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April 15, 2009

10 Short Cuts To Strong Sexy Abs

Follow these steps for the abs you've always dreamed of having.

Get your best body ever with 45 of our best health secrets and tips.

girl in white pants and black bikini on beach

Shirt, $165, Ralph Lauren Blue Label; bikini, $330, Lunazul Swimwear; pants, $295, Theory; sandals, $135, Matt Bernson; hat, $350, Tracywatts, Inc.; necklace, $75, Allison Daniel Designs.

Photo Credit: Chloe Webber

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To firm up the muscles beneath your love handles--known as the external obliques--try the Pilates "100s." This exercise was found to challenge more overall muscle in one shot (specifically, the muscles spanning the waist) than traditional crunches, according to a new study by Michele Olson, Ph.D., at Auburn University in Montgomery, AL. To do the 100s, sit on a mat and make a V with your body (your butt forms the bottom of the V). Reach your hands past your knees, arms parallel to the floor. Pump your arms up and down 100 times, inhaling and exhaling every five counts.

Women who did their ab workouts with a stability ball beneath their glutes and lower back got bonus benefits, in a study from the Journal of Strength and Conditioning Research. The women used both their abs and their back muscles, key for making you stand tall and look slender. If you're not doing abs now, don't start on the ball--this can damage your spinal disks, says abdominal-training expert Stuart McGill, Ph.D., author of Ultimate Back Fitness and Performance. Build strength and stability off of the ball first.
Try "crossover crunches":
In standard crunch position, bring one shoulder toward your opposite knee. Hold for two to three counts. Start with five to 10 reps on each side. Progress to 10 counts and 20 reps. Do this three times a week, and you can move to the ball after three weeks.

When lying on your back with your knees bent, you should be able to get your fingers under the hollow of your lower back. Maintaining your back's normal curve lets you work your abs without straining your spine, according to McGill. Instead of sucking your navel to the floor, "brace" your abs as if someone were about to punch you in the stomach. Keep that tension (and the arch) while doing ab work.

Your abs are just like your biceps: To make them stronger and tighter, you don't need 500 reps. Instead, try grabbing a three- or five-pound weight. Place it behind your head or on your chest and do one set of eight to 15 sit-ups, working up to more sets as you get stronger.

You'll get the body you want faster by doing 10 slow repetitions instead of 20 fast ones. Moving slowly--two counts up and two counts down--allows you to use more precise form, which can stimulate your muscles better and make them stronger, says Rodney Corn of the National Aca demy of Sports Medicine. (The faster you go, the more likely you are to use momentum instead of your abs.) Your muscles should feel tired in 15 reps.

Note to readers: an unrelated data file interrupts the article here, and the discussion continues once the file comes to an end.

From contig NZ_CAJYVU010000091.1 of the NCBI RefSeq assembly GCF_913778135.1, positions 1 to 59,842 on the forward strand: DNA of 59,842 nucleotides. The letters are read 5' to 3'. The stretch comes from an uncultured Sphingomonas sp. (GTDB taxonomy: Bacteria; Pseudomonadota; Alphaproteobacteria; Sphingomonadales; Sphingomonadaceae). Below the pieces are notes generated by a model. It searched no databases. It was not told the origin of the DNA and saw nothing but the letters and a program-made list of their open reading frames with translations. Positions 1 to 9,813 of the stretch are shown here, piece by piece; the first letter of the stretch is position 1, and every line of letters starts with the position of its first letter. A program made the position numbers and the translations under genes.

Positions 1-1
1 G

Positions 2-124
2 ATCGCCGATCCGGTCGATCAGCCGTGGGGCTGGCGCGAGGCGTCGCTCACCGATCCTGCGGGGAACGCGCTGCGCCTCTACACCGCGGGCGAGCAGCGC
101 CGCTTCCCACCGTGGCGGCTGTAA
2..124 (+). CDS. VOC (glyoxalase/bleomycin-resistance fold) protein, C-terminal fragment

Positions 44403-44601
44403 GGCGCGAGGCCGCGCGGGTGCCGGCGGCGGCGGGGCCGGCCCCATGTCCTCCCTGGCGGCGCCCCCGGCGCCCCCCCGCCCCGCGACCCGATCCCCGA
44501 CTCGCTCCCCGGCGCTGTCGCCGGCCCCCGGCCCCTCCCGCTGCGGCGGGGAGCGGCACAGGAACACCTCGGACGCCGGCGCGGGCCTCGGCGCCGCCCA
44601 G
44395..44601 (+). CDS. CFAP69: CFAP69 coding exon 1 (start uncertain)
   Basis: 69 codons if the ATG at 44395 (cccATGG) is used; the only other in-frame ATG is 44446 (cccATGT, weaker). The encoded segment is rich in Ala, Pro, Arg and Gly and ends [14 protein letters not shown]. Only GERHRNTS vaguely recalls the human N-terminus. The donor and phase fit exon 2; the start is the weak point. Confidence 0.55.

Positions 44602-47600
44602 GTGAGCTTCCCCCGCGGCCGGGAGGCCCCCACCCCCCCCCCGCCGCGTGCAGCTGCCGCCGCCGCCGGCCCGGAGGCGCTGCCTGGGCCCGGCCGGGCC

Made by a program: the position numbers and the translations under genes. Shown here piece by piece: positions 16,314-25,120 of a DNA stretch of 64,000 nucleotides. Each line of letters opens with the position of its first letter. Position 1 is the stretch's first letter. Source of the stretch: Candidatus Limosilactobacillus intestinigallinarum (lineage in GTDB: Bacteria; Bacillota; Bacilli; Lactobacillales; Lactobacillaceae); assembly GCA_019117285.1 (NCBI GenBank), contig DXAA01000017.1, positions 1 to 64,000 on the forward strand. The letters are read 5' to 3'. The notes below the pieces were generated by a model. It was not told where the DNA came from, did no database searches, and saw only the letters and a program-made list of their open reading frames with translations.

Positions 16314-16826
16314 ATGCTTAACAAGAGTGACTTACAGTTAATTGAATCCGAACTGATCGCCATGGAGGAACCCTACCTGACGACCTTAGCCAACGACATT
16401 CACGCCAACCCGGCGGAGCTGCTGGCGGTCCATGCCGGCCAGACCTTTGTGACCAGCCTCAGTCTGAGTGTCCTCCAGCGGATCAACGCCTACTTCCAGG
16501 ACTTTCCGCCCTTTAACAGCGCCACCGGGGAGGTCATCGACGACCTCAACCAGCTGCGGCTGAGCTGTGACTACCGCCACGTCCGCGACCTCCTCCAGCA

Your core muscles get a workout when you exercise on an unstable base--like when you're standing on one leg or on top of a wobbly rubber disk-- because your weight is off-center, causing your core to kick in a little harder. Similarly, when you do upperbody moves one arm at a time, the off-centeredness gives ab and back muscles an extra challenge.

To show off the abs of steel you've been building, 30 minutes of cardio gets you further than 30 minutes of crunches. To burn off the layer of fat that's hiding your muscles, ab-specific contractions just don't do the trick, says Len Kravitz, Ph.D., professor of exercise physiology at the University of New Mexico. Ab moves burn about two to six calories per minute, while cardio blasts 10 or 12.

A standard turkey sandwich on whole wheat has a measly four grams of fiber. The problem? Studies show that people who eat more fiber tend to be leaner and have smaller waistlines than people who don't eat as much of it. Better: A serving of chow mein with extra broccoli and brown rice has about 10 grams of fiber. Worried about the sodium in Chinese food? It's a myth that sodium noticeably changes your abs, says Liz Applegate, Ph.D., director of sports nutrition at University of California, Davis.

Many sugar-free cookies are sweetened with sugar alcohols, which can cause gas and bloating, says Leslie Bonci, director of sports nutrition at the University of Pittsburgh Medical Center. To skip these sweeteners, avoid ingredients ending in "-ol," including sorbitol, lactitol, and maltitol. Many sugarfree versions, by the way, have almost as many calories as the originals. Other artificial sweet eners, such as sucralose (Splenda) and aspartame (NutraSweet), don't appear to have the same bloating effect.

Swapping Alcohol for seltzer or another beverage can slim your waist. That's because calories metabolized from alcohol are more prone to be stored as fat around the belly, says Applegate. Of course, going low-cal is even more slimming: Skipping three pomegranate martinis a week trims about 2300 calories a month. That's eight pounds of fat per year.

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